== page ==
We reached out to our festival filmmakers to ask them five questions about the experience of making their films.
What inspired this story?
Producer Craig Foster: I have been diving in the kelp forest everyday for almost a decade now. I started because I was going through a very difficult time, but it became this incredible source of energy and inspiration. After almost 5 years I met a very unusual young octopus. I went back to visit her everyday for months and eventually the animal trusted me and allowed me to enter her secret world. I began to see her as my teacher because through her I learned to track underwater and discovered many animal behaviours and even species that were new to science. She also taught me about her many prey and predators and the inner life of the Great African Seaforest. I witnessed most of her life and managed to capture some of it on camera. For a time, she was the major focus of my life - I fell in love with her. I still regard that year with her as the greatest privilege of my life. When Pippa and I started going through the footage we realised we had something very special: a very personal, emotional story about an unusual animal/human relationship, but also the entire life story of an individual marine creature in the wild.
Were there any surprising or meaningful experiences you want to share?
CF: Any time you go into nature without a specific agenda, you find something meaningful and surprising. I spent hours and hours in the water with the octopus, but at the time I never had any intention of making a film, so everything I saw and learnt was a surprise and my understanding of the kelp forest expanded enormously because of that. At first I saw the Seaforest as thousands of separate creatures surviving and thriving. But over time, and especially when I was with her, I started to sense the entire Seaforest as a single living entity - a giant ecological intelligence. When you start to feel that and you start to feel that you are part of it, your relationship to the natural world changes on a physical and emotional level. I was always aware that we are damaging the ocean, but now it feels much more personal. By hurting nature we are hurting ourselves.
What impact do you hope this film will have?
Director Pippa Ehrlich: As filmmakers, we see ourselves as storytellers first, but when you spend thousands of hours in an environment and you start to fall in love with it, you reach a point where just sharing stories is not enough. I hope this film impacts viewers on two levels: first I hope it inspires them to explore the natural world in their own way. We are incredibly fortunate to have a seaforest on our doorstep, but I believe that it's possible to have a meaningful relationship with nature no matter where you are in the world, whether it’s with the insects in your garden, or a plant that you nurture in your apartment. Craig spent so much time with the Octopus that he got a glimpse of how she experienced life. It’s hard to articulate but there is something deeply fulfilling and reassuring about imagining the world through another species’s eyes. It expands your perspective.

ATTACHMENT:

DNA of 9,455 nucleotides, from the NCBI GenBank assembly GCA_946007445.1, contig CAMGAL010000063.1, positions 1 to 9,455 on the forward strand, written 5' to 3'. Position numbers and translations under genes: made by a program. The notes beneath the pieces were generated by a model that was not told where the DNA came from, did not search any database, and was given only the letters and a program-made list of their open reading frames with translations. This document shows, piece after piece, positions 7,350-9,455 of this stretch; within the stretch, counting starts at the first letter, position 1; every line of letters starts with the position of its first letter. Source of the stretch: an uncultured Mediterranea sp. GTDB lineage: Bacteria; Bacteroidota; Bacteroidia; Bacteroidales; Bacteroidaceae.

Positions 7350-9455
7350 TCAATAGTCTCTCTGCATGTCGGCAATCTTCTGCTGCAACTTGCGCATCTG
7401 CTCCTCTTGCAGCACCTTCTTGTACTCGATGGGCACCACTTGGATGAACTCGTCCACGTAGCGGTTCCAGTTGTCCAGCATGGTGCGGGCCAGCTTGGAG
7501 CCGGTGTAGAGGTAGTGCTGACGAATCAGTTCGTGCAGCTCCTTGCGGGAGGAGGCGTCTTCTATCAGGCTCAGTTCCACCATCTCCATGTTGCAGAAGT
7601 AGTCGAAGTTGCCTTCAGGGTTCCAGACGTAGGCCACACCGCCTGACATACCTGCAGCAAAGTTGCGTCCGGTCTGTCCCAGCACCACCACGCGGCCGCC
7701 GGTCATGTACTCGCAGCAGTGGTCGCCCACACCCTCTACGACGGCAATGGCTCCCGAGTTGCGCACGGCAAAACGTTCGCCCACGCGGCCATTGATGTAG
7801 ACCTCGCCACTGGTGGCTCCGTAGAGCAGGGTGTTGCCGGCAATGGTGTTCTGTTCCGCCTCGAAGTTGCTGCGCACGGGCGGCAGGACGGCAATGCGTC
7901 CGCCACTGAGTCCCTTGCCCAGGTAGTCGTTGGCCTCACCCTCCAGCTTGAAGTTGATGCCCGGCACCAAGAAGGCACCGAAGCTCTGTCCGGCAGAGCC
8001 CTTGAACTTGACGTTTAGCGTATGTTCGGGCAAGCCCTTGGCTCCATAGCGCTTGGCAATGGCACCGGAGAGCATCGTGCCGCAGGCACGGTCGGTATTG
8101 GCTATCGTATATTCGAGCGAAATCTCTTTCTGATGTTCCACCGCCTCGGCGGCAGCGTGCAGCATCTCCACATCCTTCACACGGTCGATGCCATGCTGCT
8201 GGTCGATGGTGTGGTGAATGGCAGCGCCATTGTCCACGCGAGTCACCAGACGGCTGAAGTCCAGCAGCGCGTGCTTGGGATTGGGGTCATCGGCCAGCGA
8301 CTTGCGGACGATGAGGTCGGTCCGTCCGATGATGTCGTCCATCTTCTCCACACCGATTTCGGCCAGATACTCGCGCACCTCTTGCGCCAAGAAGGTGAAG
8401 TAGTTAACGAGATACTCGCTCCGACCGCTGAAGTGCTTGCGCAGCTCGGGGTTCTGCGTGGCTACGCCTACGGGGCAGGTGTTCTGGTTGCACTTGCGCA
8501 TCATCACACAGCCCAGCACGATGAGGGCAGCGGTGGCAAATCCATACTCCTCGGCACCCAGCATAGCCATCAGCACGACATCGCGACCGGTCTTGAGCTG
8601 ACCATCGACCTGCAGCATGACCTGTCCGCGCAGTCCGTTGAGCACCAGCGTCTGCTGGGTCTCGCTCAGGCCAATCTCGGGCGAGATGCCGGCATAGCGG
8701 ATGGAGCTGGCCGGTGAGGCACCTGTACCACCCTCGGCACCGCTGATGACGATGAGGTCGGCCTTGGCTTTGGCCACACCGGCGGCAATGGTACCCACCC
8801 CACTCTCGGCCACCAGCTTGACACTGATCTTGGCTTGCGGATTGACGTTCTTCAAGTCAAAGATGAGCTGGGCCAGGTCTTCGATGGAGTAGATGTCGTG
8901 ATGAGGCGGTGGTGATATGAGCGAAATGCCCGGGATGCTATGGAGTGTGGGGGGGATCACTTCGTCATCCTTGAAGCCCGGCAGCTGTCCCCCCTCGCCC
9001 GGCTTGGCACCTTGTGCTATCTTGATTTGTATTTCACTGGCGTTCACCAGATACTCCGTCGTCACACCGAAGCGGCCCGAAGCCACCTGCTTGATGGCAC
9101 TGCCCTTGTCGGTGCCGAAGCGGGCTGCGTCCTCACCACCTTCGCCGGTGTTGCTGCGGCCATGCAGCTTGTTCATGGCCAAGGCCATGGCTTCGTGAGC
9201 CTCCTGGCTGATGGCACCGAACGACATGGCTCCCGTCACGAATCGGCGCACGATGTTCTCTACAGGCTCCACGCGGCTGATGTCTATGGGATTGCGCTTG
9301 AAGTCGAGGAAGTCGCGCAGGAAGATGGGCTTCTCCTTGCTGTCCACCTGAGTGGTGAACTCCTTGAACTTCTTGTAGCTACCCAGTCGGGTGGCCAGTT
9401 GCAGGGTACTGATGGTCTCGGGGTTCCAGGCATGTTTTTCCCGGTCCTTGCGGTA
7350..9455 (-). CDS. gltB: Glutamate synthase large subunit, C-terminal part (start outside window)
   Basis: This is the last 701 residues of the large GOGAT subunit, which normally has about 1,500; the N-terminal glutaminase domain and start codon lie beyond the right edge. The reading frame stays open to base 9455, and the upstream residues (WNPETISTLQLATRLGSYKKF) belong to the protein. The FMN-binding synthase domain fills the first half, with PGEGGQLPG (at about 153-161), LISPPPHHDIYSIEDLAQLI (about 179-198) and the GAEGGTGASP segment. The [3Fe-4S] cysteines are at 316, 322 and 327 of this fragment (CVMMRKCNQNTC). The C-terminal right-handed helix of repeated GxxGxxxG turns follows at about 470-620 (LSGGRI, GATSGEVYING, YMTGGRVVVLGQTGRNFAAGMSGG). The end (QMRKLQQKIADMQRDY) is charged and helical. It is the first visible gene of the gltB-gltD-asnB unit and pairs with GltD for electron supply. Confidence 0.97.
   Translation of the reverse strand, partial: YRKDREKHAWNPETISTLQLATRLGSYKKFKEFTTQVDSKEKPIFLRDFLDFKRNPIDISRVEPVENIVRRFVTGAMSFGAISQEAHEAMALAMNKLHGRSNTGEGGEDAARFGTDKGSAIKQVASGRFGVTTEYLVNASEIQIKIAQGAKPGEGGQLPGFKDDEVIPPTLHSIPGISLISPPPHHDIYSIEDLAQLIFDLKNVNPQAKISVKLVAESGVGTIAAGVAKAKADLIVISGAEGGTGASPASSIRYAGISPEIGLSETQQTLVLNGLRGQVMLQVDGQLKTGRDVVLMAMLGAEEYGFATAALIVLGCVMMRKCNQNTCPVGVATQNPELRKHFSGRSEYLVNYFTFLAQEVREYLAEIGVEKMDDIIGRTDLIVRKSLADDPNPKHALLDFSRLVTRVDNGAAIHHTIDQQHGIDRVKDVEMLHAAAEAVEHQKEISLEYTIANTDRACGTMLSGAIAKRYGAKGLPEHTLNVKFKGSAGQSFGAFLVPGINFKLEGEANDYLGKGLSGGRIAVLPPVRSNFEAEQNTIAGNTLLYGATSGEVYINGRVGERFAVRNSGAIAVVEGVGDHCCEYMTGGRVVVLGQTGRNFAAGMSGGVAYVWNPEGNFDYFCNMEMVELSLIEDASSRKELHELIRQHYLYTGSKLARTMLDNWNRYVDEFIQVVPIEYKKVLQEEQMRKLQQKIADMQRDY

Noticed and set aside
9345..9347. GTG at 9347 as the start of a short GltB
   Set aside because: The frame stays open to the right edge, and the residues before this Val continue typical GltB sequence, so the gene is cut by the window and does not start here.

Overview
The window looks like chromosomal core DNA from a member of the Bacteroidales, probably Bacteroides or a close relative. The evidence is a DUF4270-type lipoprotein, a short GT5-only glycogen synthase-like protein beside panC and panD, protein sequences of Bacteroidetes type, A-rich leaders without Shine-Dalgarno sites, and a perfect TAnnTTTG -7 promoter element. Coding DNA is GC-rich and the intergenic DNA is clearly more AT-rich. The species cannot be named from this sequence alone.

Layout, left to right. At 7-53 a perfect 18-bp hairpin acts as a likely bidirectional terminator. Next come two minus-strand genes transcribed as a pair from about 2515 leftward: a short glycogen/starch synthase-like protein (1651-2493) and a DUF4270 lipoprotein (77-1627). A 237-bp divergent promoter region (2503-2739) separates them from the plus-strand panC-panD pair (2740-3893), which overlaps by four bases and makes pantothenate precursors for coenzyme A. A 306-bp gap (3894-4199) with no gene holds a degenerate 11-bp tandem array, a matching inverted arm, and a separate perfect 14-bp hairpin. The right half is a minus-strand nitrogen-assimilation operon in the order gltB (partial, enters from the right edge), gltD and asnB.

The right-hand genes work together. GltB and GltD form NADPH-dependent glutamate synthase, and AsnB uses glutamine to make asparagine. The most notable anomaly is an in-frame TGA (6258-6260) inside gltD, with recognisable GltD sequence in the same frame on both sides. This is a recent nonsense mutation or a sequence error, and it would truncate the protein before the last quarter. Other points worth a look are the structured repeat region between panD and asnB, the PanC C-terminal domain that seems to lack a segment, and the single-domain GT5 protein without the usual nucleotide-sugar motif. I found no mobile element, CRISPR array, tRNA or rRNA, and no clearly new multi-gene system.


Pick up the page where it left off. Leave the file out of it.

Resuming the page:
Secondly, we hope that our film has a tangible impact on ocean conservation and would like to be part of the global campaign to protect 30% of our oceans by 30/30. We know that marine protected areas are not a silver bullet, but there are still so many incredible wild places on our planet, if we can at least get the right legislation in place, they will become our ecological savings accounts for the future. On a more local scale, we are working towards having the kelp forest or “The Great African Seaforest” declared a UNESCO World Heritage Site.
Describe some of the challenges faced.
PE: I have spent much of my career as a journalist, telling other people’s stories. In order to make this film, I needed to understand Craig’s experiences directly. Before we even started developing the script, I spent 6 months diving everyday to adapt my body to the cold and get confident enough to swim in big swell - not to mention that fact that this is one of the sharkiest bays on the planet.
I also spent hours watching all of the different animals in the kelp forest and learning where to find them and how to approach them. One of the biggest challenges was learning how to find an octopus and it took months before I could recognise their tracks - even with Craig’s guidance. Those were very enjoyable challenges to overcome.
The more difficult challenge was that in the beginning, this project was entirely self-funded. We knew we had an amazing story, but we also knew it would take a long time to get the cut right. We were taking a big risk and weren’t sure if we would ever be able to finish it. Fortunately, we had the support of Off the Fence. They really believed in the project and without them, we could never have got it to this point.
What drove you as a filmmaker?
CF: I have made a lot of films, but I have never told my own story before. There is something very powerful but also scary about doing that. My mother dived on the day I was born and I was put in the Atlantic Ocean when I was two days old. I started skin diving at 3, so my relationship with the Seaforest is one of the most precious things in my life. She has become my underwater home and I can’t imagine life without her. I wanted to share my experience with the Octopus and make a beautiful film, but more than that I wanted to honour this incredible environment because it has given me so much. My greatest wish is that this film can somehow inspire people to protect the Seaforest and the ocean that feeds it.